Red Line train travels through Beechview.

Starting next month, the Port Authority of Allegheny County will be doing major construction on the Red Line tracks along Broadway Avenue in Beechview. Although the project has been modified in an effort to reduce the impact on businesses and residents along the route, it will mean significant disruptions, especially to parking.

Rico Lunardi, owner of  Slice on Broadway and  treasurer of the Beechview Merchants Association says the changes to the plan will help, but he and other businesses are still not sure how to best plan for the project’s impact. For example, since Slice is sort of in the middle of the block on Broadway Avenue, Lunardi is not sure whether a delivery driver loading up his car for deliveries will be stopping traffic, or there will be room for cars to maneuver around.

He estimates 50 percent of his business is delivery, and 50 percent is pickup. He’s anticipating delivery will pick up, and is planning more delivery specials and expects to hire more drivers. He’ll also increase advertising and social media efforts, Lunardi says.

“I wouldn’t say we’re winging it; we’ve known this was coming for a long time. But until it starts, we won’t know exactly how we’re going to adapt.”

Courtesy Slice on Broadway
Courtesy Slice on Broadway

At a chaotic meeting at St. Catherine of Siena church last week, business owners and residents were hoping to hear more details about the pending construction and parking restrictions. Instead of a presentation on stage, there were stations set up at tables around the room, like one might find at a job fair, with Port Authority staff on hand to answer questions.

But the day before the meeting, the Port Authority announced changes to the plans. The $8.4 million project now will be completed in two phases, in an attempt to reduce the impact on the business district to three months, by working first on the end sections of the project, then moving to the middle portion.

The entire project is scheduled to be completed in six months. And Michael Facchiano Contracting, the contractor on the project, has incentive to complete the work early.

“We heard loud and clear from the community and its elected leaders about the desire to address these key concerns in our work plan,” Port Authority CEO Ellen McLean said in a statement. “This change ensures there will be more on-street parking options for residents and less impact on businesses.”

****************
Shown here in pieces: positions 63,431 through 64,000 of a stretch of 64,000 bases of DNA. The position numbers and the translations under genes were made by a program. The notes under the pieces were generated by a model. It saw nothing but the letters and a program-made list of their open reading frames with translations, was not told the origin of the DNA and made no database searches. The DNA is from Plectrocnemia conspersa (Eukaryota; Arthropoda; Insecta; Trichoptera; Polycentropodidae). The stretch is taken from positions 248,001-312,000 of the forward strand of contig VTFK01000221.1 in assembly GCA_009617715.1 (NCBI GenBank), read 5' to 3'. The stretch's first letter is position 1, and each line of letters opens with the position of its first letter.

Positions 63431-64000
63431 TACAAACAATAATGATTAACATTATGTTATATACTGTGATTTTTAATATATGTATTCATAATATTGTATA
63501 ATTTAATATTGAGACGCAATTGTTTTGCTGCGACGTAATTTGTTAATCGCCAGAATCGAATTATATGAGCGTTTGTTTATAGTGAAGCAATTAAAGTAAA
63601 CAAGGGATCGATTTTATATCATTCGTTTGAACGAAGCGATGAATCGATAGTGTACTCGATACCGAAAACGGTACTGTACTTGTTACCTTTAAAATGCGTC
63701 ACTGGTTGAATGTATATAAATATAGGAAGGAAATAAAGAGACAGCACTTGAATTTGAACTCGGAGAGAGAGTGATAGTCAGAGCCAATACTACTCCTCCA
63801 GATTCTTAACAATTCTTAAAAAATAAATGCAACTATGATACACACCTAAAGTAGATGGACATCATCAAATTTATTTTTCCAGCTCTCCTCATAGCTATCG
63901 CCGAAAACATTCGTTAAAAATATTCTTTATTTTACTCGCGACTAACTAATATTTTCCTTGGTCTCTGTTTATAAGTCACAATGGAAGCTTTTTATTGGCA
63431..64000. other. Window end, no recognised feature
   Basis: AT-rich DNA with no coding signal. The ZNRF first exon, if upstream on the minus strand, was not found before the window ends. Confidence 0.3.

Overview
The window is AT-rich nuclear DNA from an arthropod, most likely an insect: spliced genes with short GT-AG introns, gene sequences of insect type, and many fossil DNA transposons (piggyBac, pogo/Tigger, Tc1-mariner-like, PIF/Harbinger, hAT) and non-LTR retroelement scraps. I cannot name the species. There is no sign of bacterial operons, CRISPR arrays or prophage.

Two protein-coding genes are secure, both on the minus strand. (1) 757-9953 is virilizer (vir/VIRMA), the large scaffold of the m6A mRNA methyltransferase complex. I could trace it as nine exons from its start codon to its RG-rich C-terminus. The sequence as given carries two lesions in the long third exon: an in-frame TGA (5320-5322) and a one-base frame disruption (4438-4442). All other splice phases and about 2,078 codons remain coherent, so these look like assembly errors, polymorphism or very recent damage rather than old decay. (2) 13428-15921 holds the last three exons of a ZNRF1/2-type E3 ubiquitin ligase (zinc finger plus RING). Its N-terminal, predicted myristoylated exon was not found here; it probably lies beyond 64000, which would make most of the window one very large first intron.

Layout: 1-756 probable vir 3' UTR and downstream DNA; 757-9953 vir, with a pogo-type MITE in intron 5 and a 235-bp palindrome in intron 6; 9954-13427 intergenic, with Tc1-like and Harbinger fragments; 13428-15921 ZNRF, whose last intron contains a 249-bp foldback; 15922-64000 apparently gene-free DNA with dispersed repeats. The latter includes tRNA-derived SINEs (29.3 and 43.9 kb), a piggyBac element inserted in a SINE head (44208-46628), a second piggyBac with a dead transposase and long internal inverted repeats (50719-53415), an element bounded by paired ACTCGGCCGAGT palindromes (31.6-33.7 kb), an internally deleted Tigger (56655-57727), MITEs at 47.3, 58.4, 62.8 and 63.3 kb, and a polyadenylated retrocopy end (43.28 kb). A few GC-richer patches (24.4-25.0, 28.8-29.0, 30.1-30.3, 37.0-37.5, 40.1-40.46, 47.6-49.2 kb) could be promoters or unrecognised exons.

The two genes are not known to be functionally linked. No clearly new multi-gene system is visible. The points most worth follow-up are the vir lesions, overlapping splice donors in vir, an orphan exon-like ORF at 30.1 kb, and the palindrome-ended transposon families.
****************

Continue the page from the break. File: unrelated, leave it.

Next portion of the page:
Renee DiDiano, manager at the Brew on Broadway coffee shop near the Fallowfield T station says there will still be inconvenience for businesses, especially those who rely on foot traffic. She says they’re planning to keep up their full slate of events to draw people to the neighborhood, including monthly Jazz Jam sessions, Uncommon Game Nights and trivia nights. The calendar of upcoming events is on Brew’s Facebook page.

Brew on Broadway in Beechview. Photo by TH Carlisle.
Brew on Broadway in Beechview. Photo by TH Carlisle.

For newer businesses like Feeney’s Weenies which opened last fall, and former Pittsburgh Public Market vendor GetMoMuffins, which just opened in Beechview on Monday, keeping momentum going while they’re still building the customer base will be the focus.

“I plan on keeping the same hours and also offering delivery, as it might be easier for me to get to customers than the customers trying to find parking and get to me,” says Robin Stanton, owner of GetMoMuffins.

The city is hosting a meeting at Brew on Broadway on Feb. 29 from 4:30 to 6:30 p.m. to help businesses in the neighborhood better prepare for the construction. “How Your Business Can Survive and Thrive” will feature a presentation from Mayor Bill Peduto’s staff, and advice about joint advertising ideas and parking strategies.

“We’re thrilled it’s only going to be for a short time, but we know this is a disruption,” says Beechview business district manager Dave Brewton. He will be at the Feb. 29 meeting and encourages businesses to bring their questions.

For his part, Lunardi says it’s key for businesses in Beechview to stick together as much as possible during the closure, and offered a plea to patrons: Remember the businesses are there and they’re open throughout the construction. “We’re not going away,” he says. “Don’t forget about us.”

For more information about the Red Line closure and the alternate transportation options for commuters, visit the Red Line section of the Port Authority website.

Kim LyonsRestaurant Editor

Kim Lyons is an award-winning writer and editor who spends way too much time on Twitter. Her experience includes politics, features and business reporting, and she has a huge crush on Pittsburgh.